Monday, 30 January 2012

A Worrying Journalistic Twend

Image representing Twitter as depicted in Crun...
Image via CrunchBase
From decrying Twitter as lacking the context and analysis they, exclusively, provide, journalists have increasingly embraced the medium in their reporting. Part of the reason for this is that many journalists have taken to Twitter like wee ducks to water, finding it a valuable tool in a number of ways. For many of the UK-based journalists I follow on Twitter, it would appear to provide an ideal platform to bitch about each other. Elsewhere, journalists find it a useful tool for crowdsourcing as well as keeping up with local events. Tweet about a terrible car crash or massive factory fire and chances are you'll soon pick up a news journalist asking for more information.

Eye witness reports have long been a mainstay of local news reporting and Twitter merely makes those eyewitnesses easier and faster to access. What I find mildly worrying is the increasing number of stories being filed out there that are 'stood up' on Tweets. It would seem that all a journalist has to do is find a few outraged Tweets and before you can spell veracity backwards we've got headlines like 'public rage' and 'Internet outburst'. The great thing about this is there's no seeming need to actually quantify 'public rage', and making the assertion can now be backed with a couple of tweets from Furious of Guildford and Angry of Barsha. Even worse, the tweets from those with an opposing or more moderate viewpoint get left out because they don't help the angle the journalist has taken - we none of us are interested in that. As I have long said, we slow down to look at the terrible accident, but we never slow down to look at the happy family having a picnic. What sells newspapers (or clicks, which in many ways are worse for preserving news values than the pressure to sell papers) is drama, outrage and the like.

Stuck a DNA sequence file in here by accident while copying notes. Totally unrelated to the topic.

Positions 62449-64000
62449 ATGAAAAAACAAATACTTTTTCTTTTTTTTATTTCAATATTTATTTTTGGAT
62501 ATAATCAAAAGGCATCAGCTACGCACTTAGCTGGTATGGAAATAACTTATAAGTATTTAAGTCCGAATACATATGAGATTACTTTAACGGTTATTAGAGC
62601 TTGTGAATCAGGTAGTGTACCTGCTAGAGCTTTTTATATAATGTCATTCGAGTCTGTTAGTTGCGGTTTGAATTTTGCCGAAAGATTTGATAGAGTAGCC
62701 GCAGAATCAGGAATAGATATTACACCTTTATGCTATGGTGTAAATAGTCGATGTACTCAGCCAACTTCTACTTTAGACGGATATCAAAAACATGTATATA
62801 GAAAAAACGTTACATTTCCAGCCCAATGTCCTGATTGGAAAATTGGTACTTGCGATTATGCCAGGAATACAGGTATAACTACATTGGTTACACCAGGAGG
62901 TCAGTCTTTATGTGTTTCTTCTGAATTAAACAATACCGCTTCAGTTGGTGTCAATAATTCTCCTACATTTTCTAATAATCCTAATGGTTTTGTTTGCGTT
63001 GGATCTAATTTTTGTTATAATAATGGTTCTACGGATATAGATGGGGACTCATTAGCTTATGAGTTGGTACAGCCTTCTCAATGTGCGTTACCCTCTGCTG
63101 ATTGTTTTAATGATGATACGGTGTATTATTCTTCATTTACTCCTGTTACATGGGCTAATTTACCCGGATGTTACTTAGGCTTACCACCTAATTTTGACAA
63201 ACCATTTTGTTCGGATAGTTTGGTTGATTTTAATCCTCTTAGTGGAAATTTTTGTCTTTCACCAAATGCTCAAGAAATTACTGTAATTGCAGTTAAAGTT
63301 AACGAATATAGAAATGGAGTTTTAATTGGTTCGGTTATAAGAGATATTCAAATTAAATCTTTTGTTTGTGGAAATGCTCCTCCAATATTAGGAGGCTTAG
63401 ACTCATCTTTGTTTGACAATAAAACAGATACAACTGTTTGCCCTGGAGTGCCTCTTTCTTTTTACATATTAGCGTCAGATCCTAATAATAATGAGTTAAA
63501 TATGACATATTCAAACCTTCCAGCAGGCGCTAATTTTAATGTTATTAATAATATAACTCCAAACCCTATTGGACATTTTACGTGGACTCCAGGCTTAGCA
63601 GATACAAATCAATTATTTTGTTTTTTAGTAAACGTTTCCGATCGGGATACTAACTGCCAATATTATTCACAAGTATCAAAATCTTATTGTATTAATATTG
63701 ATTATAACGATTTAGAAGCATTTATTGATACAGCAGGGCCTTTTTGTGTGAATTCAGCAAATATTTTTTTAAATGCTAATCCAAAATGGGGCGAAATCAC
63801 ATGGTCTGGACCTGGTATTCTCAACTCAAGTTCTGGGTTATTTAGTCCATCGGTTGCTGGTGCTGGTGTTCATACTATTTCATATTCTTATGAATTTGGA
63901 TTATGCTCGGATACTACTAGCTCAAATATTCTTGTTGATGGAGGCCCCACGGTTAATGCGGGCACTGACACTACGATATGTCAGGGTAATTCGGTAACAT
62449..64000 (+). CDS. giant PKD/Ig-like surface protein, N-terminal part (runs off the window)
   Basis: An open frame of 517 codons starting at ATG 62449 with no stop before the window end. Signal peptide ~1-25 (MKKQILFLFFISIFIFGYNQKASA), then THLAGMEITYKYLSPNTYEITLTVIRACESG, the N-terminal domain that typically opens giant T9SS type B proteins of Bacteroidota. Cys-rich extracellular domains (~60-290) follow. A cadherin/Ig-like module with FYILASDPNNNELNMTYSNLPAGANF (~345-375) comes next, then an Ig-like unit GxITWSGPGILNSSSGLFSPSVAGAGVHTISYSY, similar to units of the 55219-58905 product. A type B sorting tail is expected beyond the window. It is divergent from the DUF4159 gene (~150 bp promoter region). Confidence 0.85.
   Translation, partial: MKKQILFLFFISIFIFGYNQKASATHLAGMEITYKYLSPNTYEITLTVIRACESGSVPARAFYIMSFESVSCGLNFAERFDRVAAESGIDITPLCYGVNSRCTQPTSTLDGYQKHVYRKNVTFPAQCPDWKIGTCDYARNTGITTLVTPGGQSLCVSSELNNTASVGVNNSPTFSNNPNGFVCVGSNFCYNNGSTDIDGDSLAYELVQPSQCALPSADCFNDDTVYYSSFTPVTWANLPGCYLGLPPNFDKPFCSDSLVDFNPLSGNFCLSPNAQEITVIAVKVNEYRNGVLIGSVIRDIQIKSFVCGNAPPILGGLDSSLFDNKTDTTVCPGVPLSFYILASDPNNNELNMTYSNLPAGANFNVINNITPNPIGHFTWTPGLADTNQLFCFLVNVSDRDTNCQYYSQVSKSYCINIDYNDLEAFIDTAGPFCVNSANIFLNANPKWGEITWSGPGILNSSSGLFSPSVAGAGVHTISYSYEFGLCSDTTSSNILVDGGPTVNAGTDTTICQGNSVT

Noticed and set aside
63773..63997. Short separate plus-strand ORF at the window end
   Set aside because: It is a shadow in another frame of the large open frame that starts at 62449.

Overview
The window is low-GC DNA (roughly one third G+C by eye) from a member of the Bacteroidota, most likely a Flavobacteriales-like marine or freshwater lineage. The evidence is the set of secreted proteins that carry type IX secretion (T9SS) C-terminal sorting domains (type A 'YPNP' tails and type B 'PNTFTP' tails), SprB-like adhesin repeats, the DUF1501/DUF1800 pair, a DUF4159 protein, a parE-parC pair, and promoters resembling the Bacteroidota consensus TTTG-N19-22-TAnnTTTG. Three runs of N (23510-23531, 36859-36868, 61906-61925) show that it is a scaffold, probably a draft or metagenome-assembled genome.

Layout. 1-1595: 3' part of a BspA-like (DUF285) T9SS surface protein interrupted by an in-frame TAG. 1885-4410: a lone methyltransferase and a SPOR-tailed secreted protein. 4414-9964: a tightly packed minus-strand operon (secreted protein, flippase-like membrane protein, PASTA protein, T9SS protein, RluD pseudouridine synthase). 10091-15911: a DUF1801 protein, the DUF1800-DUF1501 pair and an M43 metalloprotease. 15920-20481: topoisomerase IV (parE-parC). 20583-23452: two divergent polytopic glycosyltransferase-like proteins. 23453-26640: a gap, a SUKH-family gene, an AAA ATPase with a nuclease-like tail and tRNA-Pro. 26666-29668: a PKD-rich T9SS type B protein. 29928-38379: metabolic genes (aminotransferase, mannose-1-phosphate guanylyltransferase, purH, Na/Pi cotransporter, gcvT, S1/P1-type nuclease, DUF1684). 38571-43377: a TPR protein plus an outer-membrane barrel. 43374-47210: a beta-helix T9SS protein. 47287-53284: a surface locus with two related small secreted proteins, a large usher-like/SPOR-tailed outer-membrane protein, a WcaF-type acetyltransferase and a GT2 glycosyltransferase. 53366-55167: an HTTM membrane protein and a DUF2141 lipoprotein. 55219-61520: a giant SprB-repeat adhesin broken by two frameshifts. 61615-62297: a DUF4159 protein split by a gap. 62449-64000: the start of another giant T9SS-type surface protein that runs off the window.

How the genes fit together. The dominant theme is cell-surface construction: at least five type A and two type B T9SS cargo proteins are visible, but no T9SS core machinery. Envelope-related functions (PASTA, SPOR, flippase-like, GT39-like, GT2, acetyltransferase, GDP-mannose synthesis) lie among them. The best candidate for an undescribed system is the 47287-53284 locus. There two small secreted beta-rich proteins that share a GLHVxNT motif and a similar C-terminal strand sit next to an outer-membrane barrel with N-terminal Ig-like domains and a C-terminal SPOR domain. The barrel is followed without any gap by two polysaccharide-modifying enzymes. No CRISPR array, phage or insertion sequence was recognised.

And when you can tap negative public reaction, all too easily expressed on Twitter but almost always only half the story as online opinions are almost invariably balanced by others weighing in, you've got a nice easy story that really doesn't require much work at all to put together. As long as you don't muck it up by presenting the whole picture and actually bothering to produce a professional tone analysis rather than a few selected tweets...
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4 comments:

Rupert Neil Bumfrey said...

https://plus.google.com/u/0/100146646232137568790/posts/hNKC1xKgy4Q

Luke said...

I once stared at some people having a picnic. They threatened to call the police.

Eman Hussein said...

The amazing ones are in the Arab media outlets. Only over a year ago, they would laugh at you for pitching a story about 'twitter growth' or anything related to social media. Now, social media is their 'qeblah' when writing their stories.

Tom said...

Doesn't seem significantly different to the TV/newspaper tradition of vox pops/man on the street quotes, which seem to me to be equally unscientific, unrepresentative, and vulnerable to distortion according to the preferences / interests / time constraints etc of the reporter.

Reality is, a lot of media is a subjective reading of the temperature of public debate, and vary rarely is it based on conclusive polling or an exhaustive mission to identify all the various strands of ideas in the debate.

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